Ethnic clashes take a backseat in media
Pakistan’s broadcast media has gone into overdrive with commentators and analysts trying to figure out what the country’s response should be to the Mumbai attacks and the Indian government’s statements of a Pakistani involvement.world Updated: Dec 03, 2008 23:23 IST
Pakistan’s broadcast media has gone into overdrive with commentators and analysts trying to figure out what the country’s response should be to the Mumbai attacks and the Indian government’s statements of a Pakistani involvement.
There is much that people want to say. Some advocate sending a strong Pakistani delegation to explain things. Others disagree.
Absar Alam a commentators at the newly launched Duniya News channel says that the summoning of the ISI chief to India was a slap on the face of the Pakistani security apparatus.
Another analyst pointed out that Indians were being unfair and very “quick to change stances” when it came to relations with Pakistan.
One day, he said, we are talking peace and another day we talk only war. Generally, the consensus that emerged was that Pakistanis were shocked at the events in Mumbai but also said that the Indian government needs to look within its borders for motives.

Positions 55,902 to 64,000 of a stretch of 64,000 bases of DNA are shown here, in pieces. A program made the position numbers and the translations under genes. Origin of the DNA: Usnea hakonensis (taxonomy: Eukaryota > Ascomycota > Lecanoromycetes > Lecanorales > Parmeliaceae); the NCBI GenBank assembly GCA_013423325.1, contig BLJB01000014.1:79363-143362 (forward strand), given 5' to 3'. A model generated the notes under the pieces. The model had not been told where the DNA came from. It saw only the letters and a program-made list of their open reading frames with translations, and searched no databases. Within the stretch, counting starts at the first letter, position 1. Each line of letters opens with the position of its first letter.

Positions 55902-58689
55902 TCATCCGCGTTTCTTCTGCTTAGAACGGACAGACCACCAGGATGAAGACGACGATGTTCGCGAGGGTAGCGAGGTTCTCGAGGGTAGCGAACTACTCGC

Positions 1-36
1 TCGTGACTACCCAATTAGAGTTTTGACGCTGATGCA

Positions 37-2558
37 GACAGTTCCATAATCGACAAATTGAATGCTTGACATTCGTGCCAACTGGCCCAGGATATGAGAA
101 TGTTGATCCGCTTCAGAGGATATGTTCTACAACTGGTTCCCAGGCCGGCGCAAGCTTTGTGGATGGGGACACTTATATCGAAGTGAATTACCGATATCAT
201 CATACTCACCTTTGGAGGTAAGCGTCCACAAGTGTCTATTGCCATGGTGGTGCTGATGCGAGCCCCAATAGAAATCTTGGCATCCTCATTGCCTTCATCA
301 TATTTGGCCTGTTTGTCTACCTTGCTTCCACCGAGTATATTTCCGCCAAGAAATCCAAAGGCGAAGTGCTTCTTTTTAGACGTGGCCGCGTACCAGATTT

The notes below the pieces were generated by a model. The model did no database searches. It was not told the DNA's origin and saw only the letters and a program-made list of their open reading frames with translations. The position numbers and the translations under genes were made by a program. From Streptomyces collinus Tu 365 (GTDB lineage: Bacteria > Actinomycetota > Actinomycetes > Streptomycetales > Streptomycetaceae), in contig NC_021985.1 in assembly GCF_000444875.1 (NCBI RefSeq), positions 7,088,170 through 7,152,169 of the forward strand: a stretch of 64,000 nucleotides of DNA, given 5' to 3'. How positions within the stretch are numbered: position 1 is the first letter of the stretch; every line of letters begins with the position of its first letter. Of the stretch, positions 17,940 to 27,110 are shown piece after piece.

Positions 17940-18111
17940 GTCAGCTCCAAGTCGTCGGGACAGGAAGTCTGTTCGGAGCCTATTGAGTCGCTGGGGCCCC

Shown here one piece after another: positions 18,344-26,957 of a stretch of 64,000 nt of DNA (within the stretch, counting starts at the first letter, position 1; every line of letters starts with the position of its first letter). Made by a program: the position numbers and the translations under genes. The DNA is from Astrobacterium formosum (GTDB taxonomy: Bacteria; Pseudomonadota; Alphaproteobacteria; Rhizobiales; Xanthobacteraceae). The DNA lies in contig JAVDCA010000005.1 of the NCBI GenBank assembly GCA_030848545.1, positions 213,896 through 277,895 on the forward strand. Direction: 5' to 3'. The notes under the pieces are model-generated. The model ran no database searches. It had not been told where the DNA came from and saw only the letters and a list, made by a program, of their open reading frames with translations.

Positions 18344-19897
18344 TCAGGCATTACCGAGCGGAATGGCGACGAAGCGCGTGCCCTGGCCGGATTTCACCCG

The print media, too, took the line that the hype created by some Indian news channels only made matters worse in bad times.
Then there was talk of an imminent showdown between the two countries. Politicians and the public have been quoted by different media in saying that they were united “in the face of an Indian attack”.
But as it became clearer that India has no plans to attack Pakistan, the media changed its tone as well. In all this media frenzy, another tragedy that is unfolding in Pakistan got scant coverage. So far, 40 people have died as a result of ethnic clashes in Karachi.
As the Mumbai blasts remained the focus of the media, there was little highlighted about how hundreds of people have been displaced within Karachi following the attacks by different ethnic groups on the houses and shops of people of other communities.
Their plight remains ignored so far.